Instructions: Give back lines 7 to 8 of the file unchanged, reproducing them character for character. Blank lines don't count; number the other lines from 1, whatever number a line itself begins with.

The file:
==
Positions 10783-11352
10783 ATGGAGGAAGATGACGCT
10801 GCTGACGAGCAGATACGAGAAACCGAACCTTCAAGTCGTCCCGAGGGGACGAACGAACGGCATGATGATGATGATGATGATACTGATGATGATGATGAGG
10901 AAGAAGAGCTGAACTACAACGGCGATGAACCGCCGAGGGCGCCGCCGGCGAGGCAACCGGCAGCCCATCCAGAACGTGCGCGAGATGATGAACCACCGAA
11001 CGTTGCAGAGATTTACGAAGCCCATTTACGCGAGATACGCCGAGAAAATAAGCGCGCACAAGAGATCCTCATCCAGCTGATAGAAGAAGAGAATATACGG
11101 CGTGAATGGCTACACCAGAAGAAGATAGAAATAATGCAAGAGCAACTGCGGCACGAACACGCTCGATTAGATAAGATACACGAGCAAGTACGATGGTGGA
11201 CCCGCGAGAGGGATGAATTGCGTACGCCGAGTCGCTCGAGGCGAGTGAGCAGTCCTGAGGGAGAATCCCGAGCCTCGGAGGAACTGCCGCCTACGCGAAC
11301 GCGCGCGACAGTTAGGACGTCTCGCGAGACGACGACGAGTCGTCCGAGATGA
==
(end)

11201 CCCGCGAGAGGGATGAATTGCGTACGCCGAGTCGCTCGAGGCGAGTGAGCAGTCCTGAGGGAGAATCCCGAGCCTCGGAGGAACTGCCGCCTACGCGAAC
11301 GCGCGCGACAGTTAGGACGTCTCGCGAGACGACGACGAGTCGTCCGAGATGA